Cameron Jerome
footballCanaries beat Boro to gain promotion to the Premier League
Arts and Entertainment
Performers drink tea at the Glastonbury festival in 2010
Finacial products from our partners
Property search
Latest stories from i100
Have you tried new the Independent Digital Edition apps?
Independent Dating

By clicking 'Search' you
are agreeing to our
Terms of Use.

ES Rentals

    iJobs Job Widget
    iJobs Money & Business

    Guru Careers: Software Developer / C# Developer

    £40-50K: Guru Careers: We are seeking an experienced Software / C# Developer w...

    Neil Pavier: Management Accountant

    £45,000 - £55,000: Neil Pavier: Are you looking for your next opportunity for ...

    Sheridan Maine: Commercial Accountant

    £45,000 - £55,000: Sheridan Maine: Are you a newly qualified ACA/ACCA/ACMA qua...

    Laura Norton: Project Accountant

    £50,000 - £60,000: Laura Norton: Are you looking for an opportunity within a w...

    Day In a Page

    Abuse - and the hell that came afterwards

    Abuse - and the hell that follows

    James Rhodes on the extraordinary legal battle to publish his memoir
    Why we need a 'tranquility map' of England, according to campaigners

    It's oh so quiet!

    The case for a 'tranquility map' of England
    'Timeless fashion': It may be a paradox, but the industry loves it

    'Timeless fashion'

    It may be a paradox, but the industry loves it
    If the West needs a bridge to the 'moderates' inside Isis, maybe we could have done with Osama bin Laden staying alive after all

    Could have done with Osama bin Laden staying alive?

    Robert Fisk on the Fountainheads of World Evil in 2011 - and 2015
    New exhibition celebrates the evolution of swimwear

    Evolution of swimwear

    From bathing dresses in the twenties to modern bikinis
    Sun, sex and an anthropological study: One British academic's summer of hell in Magaluf

    Sun, sex and an anthropological study

    One academic’s summer of hell in Magaluf
    From Shakespeare to Rising Damp... to Vicious

    Frances de la Tour's 50-year triumph

    'Rising Damp' brought De la Tour such recognition that she could be forgiven if she'd never been able to move on. But at 70, she continues to flourish - and to beguile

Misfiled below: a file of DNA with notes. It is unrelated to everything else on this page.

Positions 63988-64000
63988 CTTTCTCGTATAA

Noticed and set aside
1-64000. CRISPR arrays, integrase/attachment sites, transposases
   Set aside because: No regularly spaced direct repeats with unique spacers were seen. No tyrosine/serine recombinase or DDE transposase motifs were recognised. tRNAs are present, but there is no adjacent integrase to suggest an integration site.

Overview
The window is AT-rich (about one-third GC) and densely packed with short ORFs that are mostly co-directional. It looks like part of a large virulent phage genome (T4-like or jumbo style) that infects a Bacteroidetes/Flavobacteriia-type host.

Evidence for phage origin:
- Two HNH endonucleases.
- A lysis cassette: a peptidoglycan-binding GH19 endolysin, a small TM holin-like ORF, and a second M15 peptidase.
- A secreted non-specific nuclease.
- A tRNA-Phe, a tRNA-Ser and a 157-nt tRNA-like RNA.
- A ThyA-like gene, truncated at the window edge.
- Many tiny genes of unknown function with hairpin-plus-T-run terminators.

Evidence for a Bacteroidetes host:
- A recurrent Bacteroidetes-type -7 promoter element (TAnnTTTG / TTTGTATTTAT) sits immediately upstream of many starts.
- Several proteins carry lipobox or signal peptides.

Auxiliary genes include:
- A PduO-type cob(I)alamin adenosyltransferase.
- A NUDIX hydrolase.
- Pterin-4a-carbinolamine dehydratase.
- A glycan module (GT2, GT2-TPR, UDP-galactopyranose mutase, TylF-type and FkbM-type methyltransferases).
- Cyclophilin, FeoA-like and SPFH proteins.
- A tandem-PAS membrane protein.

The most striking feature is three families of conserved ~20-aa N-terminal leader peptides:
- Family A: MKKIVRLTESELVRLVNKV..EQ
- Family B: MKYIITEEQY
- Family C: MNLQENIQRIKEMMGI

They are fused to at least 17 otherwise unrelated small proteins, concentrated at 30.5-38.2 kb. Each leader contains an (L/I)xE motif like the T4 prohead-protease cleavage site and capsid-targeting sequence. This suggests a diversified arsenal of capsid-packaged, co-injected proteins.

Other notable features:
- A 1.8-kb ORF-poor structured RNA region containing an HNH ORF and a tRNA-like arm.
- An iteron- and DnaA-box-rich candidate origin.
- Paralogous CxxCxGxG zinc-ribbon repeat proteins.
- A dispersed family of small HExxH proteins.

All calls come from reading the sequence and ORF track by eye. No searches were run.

'That Whitsun, I was late getting away...'

    Ian McMillan on the Whitsun Weddings

    This weekend is Whitsun, and while the festival may no longer resonate, Larkin's best-loved poem, lives on - along with the train journey at the heart of it
    Kathryn Williams explores the works and influences of Sylvia Plath in a new light

    Songs from the bell jar

    Kathryn Williams explores the works and influences of Sylvia Plath
    How one man's day in high heels showed him that Cannes must change its 'no flats' policy

    One man's day in high heels

    ...showed him that Cannes must change its 'flats' policy
    Is a quiet crusade to reform executive pay bearing fruit?

    Is a quiet crusade to reform executive pay bearing fruit?

    Dominic Rossi of Fidelity says his pressure on business to control rewards is working. But why aren’t other fund managers helping?
    The King David Hotel gives precious work to Palestinians - unless peace talks are on

    King David Hotel: Palestinians not included

    The King David is special to Jerusalem. Nick Kochan checked in and discovered it has some special arrangements, too
    More people moving from Australia to New Zealand than in the other direction for first time in 24 years

    End of the Aussie brain drain

    More people moving from Australia to New Zealand than in the other direction for first time in 24 years
    Meditation is touted as a cure for mental instability but can it actually be bad for you?

    Can meditation be bad for you?

    Researching a mass murder, Dr Miguel Farias discovered that, far from bringing inner peace, meditation can leave devotees in pieces
    Eurovision 2015: Australians will be cheering on their first-ever entrant this Saturday

    Australia's first-ever Eurovision entrant

    Australia, a nation of kitsch-worshippers, has always loved the Eurovision Song Contest. Maggie Alderson says it'll fit in fine